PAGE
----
Illustration: Sarah Grillo/Axios

U.S. oil prices are above $30-per-barrel for the first time since mid-March as producers cut output while demand continues recovering from its April depths as restrictions are eased.

Why it matters: The increase eases pressure on the industry, but hardly alleviates the distress as prices remain below profitable levels for many producers and analysts caution that the recovery is shaky.

  • Indeed The Wall Street Journal reports that Gavilan Resources LLC, the oil-and-gas producer formed by the Blackstone Group, cited the price collapse in filing for Chapter 11 bankruptcy protection Friday.

Driving the news: Futures prices for West Texas Intermediate have risen to roughly $32 per barrel since markets reopened Sunday evening, adding to last week's gains. The global benchmark Brent crude is at $34.50, its first foray above $34 since early April.

The big picture: "Producers are significantly throttling back output and, with demand increasing, the market is on a slow path towards recovery," Rystad Energy analyst Paola Rodriguez-Masiu said in a note.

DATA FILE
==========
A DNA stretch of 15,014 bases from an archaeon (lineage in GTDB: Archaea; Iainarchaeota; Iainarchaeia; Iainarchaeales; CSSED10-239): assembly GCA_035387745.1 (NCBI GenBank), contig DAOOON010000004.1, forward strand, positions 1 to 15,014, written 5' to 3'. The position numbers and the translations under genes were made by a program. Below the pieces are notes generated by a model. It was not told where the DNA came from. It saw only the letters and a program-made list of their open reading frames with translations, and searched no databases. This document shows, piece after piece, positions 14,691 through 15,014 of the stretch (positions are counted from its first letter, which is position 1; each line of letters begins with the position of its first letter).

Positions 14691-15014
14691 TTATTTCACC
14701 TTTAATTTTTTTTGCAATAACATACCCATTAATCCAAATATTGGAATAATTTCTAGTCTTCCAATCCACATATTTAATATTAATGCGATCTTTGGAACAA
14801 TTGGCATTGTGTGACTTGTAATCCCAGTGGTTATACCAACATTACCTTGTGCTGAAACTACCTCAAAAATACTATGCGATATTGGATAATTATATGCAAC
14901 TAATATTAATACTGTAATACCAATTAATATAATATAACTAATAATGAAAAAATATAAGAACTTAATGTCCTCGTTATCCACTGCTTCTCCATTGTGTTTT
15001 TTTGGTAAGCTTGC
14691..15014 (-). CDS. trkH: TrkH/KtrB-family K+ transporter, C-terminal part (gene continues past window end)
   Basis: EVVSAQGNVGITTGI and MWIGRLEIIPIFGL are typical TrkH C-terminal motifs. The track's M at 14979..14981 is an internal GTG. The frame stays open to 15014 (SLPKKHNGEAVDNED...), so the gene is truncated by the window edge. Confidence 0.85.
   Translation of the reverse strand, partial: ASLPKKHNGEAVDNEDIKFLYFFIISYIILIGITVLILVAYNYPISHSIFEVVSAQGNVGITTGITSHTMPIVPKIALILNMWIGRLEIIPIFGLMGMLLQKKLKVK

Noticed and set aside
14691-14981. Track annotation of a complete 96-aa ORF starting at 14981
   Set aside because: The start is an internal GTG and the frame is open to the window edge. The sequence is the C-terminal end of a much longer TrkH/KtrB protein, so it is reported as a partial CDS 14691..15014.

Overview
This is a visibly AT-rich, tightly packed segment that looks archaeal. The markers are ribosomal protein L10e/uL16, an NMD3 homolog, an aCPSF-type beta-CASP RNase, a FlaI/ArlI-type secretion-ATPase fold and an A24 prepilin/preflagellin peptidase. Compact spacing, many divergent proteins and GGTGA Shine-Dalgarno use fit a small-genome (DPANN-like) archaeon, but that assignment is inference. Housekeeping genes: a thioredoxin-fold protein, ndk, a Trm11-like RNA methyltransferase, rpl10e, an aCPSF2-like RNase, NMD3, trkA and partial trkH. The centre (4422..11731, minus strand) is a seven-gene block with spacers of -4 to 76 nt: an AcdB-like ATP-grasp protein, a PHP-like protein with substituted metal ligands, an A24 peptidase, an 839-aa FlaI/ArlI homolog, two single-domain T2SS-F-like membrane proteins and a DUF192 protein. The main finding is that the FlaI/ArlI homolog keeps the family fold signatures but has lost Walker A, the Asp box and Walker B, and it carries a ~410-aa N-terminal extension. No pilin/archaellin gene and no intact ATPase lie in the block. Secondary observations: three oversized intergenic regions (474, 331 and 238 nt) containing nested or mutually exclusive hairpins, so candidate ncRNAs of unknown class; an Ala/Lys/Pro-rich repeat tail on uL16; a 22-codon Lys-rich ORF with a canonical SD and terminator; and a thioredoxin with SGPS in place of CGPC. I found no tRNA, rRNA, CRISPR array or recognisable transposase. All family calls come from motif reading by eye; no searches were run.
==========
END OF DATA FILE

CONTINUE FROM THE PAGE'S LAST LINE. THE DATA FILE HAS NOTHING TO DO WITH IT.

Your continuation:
• In addition to the OPEC+ output-cutting pact and some OPEC members vowing to go beyond it, producers outside the group are curtailing the flow of oil faster than expected, she said.
  • In particular, operators in the U.S. have announced production shut-ins of at least 1.2 million barrels per day in May and June.

Threat level: This wide-angle New York Times piece notes that despite the modest recovery, the historic collapse in demand and prices will exact a heavy toll as some companies go bankrupt.It summarizes the views of KPMG analyst Regina Mayor, who "expects a prolonged price slump that will force the American oil industry into a major restructuring."

The number of active U.S. oil rigs fell by another 34 units to 258 last week, compared to over 800 a year ago, per the latest tally by the oilfield service giant Baker Hughes.

  • While producers are shutting down some existing wells, the rapidly falling drilling rig count is a sign of how companies are also slashing plans for future production.
  • The Energy Information Administration projects U.S. production, which was nearly 13 million barrels per day at the end of 2019 but now falling fast, dropping below 11 million this year and staying there deep into 2021.

Go deeper: Oil's risky recovery and the damage done

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